Background: Achieving viral suppression is associated with better health outcomes for people living with HIV. Studies in some countries have revealed socioeconomic disparities in viral suppression. Due to lack of valid measures of socioeconomic status, most studies construct wealth indices based on household asset variables often collected in population-based surveys. There are, however, multiple techniques for constructing a wealth index and there is lack of consensus regarding which technique is superior. This study examined the socioeconomic gradient in viral suppression in Malawi, checking robustness of results to choice of method for constructing the wealth index.
Methods: The Malawi Population-based HIV Impact Assessment (MPHIA) was a nationally representative survey conducted in Malawi in 2015-2016. Among 17,187 adults aged 15-64 who were interviewed and tested for HIV using the national algorithm, 2227 (13%) tested HIV positive, and 2220 (99.7%) of these had a viral load test performed. The Erreygers Index (EI) for income-related health inequality was computed for viral suppression under three scenarios based on statistical procedures for deriving the wealth index: Standard Principal Components Analysis (PCA), Multiple Correspondence Analysis (MCA) and Uncentered Principal Components Analysis (UPCA). All analyses were adjusted for the survey''s complex design using jackknife replicated weights. These weights were also applied to calculation of viral suppression rates within the quintiles.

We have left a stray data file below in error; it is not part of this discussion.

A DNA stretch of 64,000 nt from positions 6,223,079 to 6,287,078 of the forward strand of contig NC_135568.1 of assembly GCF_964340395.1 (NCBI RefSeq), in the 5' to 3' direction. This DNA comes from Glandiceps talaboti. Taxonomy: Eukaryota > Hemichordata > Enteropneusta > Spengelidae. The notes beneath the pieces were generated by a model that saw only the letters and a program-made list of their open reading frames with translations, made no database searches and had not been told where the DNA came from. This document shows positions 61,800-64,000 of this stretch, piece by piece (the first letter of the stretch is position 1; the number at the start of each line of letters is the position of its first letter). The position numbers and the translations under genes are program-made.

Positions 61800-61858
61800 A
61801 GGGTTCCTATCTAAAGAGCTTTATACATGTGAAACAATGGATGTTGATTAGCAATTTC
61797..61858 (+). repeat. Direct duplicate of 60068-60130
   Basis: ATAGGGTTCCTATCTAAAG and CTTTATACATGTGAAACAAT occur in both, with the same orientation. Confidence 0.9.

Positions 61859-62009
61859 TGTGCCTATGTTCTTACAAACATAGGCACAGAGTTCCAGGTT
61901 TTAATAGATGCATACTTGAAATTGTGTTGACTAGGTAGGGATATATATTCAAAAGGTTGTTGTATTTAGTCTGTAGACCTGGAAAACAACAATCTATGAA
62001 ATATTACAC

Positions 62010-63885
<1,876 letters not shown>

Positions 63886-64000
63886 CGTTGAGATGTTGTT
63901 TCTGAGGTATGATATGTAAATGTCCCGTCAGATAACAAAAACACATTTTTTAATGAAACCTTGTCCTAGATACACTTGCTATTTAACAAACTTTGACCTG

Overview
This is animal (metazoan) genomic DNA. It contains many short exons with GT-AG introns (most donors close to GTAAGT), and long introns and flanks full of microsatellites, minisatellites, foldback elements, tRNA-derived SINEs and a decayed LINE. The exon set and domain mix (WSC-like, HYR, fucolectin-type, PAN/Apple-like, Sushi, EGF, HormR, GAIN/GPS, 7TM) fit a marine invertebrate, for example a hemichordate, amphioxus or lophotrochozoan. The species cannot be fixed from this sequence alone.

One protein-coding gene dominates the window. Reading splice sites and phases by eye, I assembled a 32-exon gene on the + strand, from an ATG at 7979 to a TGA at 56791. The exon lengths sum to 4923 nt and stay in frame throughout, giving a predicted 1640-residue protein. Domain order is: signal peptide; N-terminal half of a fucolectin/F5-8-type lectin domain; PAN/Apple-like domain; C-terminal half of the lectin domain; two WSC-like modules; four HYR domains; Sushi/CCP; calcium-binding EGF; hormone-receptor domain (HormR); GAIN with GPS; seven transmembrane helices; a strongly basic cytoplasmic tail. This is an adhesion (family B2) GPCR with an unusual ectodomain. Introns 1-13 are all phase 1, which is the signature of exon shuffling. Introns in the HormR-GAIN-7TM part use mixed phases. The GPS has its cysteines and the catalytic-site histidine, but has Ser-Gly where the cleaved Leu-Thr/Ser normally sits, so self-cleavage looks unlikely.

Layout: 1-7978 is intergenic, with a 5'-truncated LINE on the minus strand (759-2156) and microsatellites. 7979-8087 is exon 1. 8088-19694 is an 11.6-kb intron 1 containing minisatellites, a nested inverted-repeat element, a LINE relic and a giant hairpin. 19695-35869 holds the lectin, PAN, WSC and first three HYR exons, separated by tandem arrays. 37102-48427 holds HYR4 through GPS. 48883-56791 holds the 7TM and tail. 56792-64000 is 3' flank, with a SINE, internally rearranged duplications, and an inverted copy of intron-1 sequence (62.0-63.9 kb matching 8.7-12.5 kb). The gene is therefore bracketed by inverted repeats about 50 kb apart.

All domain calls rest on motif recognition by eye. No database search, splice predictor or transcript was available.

Results: Across the PCA and MCA scenarios, viral suppression rates appear to slightly increase monotonically from lowest to the highest wealth quintile while in the UPCA scenario, viral suppression rates vary only marginally and non-monotonically across the quintiles. On the other hand, the EI for viral suppression using the standard PCA wealth index was statistically insignificant (EI value= 0.0120; p-value= 0.2860). The EI for the MCA and UPCA indices were also not statistically significant (EI values= .00743 and -0.0204; p-values of 0.5128 and 0.0860 respectively).
Conclusions: Based on the inequality index used in this study, there were no substantial differences with respect to the socioeconomic gradient in viral suppression across the three scenarios, which implies there are no socioeconomic disparities in viral suppression among PLHIV in Malawi. This result is robust to choice of method for constructing the asset index.

Viral suppression rates across wealth quintilesLowest15.44%15.85%21.91%
Socioeconomic disparitiesEI0.0120.00743-0.0204
[Socioeconomic Gradient in Viral Suppression in Malawi]